25. Cypress Hill, Black Sunday
Released On: July 20, 1993 (Ruffhouse/Columbia)
The key to the success of Los Angeles hardcore rap group, Cypress Hill, was their wide-ranging crossover appeal to a large group of demographics. Appealing to stoners, rock fans, rap-loving sorority girls and pure hip hop heads, Cypress Hill have a little bit of everything for everybody. Their second album, Black Sunday, is the group’s magnum opus. The album’s driven by DJ Muggs spooky, blunted production and B-Real’s exaggeratedly nasal vocal delivery. Big hits like “Hits From The Bong,” “I Ain’t Like Going That” and the mega-smash “Insane In The Brain.” sent the album to triple platinum including an impressive 261,000 copies in its first week. Enough to give the group the highest amount of Soundscan scales in history for the rap at the time during the summer of 1993.
24. DJ Jazzy Jeff & The Fresh Prince, Homebase
Released On: July 23, 1991 (Jive/RCA)
If there is a one single song in the history of rap music more associated with warm weather, cookouts and pretty ladies, it’s undoubtedly “Summertime”, DJ Jazzy Jeff and the Fresh Prince’s smooth, Kool & The Gang-sampling groove off 1993’s Homebase. Played incessantly on the radio on every June 21st as if it were Christmas music, “Summertime” marks the unofficial start of the summer season for hip-hop fans. Homebase has other virtues including a maturation in subject matter and feel for the group. Smith deepens his voice and tackles more adult oriented subject matter than on the duo’s early material. A key signifier of his evolvement from the Fresh Prince to perpetual world saving, alien defeating movie star, Will Smith.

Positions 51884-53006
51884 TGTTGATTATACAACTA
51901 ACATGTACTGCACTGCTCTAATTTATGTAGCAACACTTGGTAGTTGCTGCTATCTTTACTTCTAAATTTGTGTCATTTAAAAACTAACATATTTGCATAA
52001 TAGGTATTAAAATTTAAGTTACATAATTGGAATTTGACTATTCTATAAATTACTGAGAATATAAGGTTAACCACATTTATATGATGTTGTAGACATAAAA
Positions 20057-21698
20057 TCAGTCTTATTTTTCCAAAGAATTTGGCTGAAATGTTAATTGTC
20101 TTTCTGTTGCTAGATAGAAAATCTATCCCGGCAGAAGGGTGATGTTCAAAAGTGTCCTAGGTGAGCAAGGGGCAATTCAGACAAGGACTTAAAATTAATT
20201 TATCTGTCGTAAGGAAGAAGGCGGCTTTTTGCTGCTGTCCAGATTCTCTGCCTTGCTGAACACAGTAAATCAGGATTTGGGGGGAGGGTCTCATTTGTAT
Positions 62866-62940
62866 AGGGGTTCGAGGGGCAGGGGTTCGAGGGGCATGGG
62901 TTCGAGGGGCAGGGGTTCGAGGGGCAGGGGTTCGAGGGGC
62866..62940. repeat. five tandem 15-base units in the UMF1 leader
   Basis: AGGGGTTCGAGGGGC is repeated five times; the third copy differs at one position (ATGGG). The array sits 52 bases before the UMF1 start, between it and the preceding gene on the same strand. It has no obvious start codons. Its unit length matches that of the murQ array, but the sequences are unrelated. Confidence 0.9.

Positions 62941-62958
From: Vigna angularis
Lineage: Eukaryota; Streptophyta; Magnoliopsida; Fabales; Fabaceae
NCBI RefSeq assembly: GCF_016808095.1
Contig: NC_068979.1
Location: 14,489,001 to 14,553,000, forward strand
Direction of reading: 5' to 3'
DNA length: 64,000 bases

23. Nas, Life Is Good
Released On: July 13, 2012 (Def Jam)
After a twenty-year career, the only thing that Nas has left to prove is that he can make it another twenty years. On Life Is Good, Nas makes a strong case that he will find a way to still be doing this in his sixties. His most mature album of his career, Life Is Good works as a bookend to the young project dweller described in his classic debut, Illmatic. Nas discusses divorce (“Bye Baby”), fatherhood (“Daughters”) and the eternal allure of the street game, (“A Queens Story”). A minor comeback of sorts, Life Is Good proves that Old Man Nas is as relevant as ever.
22. 8Ball & MJG, Comin’ Out Hard
Released On: August 1, 1993 (Suave House)
Comin’ Out Hard, the debut from seminal Memphis rap group, 8Ball & MJG, established the duo as canonistic group in the emerging Southern rap scene. the album released in August of 1993 sold like hot cakes across the South despite nonexistent national attention and instituted the group as cult favorites in hip-hop. Fans gravitated to the group’s hard-hitting rhymes and trunk-rattling bass with songs like “9 Little Millimeta Boys,” “Mr. Big,” and “Armed Robbery” that have become part of the Southern gangster rap institution.
21. Young Jeezy, Let’s Get It: Thug Motivation 101
Released On: July 26, 2005 (CTE/Island Def Jam)
You gotta believe! Young Jeezy’s ascendance from dope boy to rap star began in the summer of 2005 with the release of his platinum-selling smash, Let’s Get It: Thug Motivation 101. Summer school for aspiring hustlers everywhere, Jeezy plays the role of a Hood Tony Robbins teaching financial empowerment through every mean’s necessary economics. Songs like “Standing Ovation”, “Soul Survivor” and “And Then What” remain hood classics while Jeezy continues to be one of rap’s eminent stars.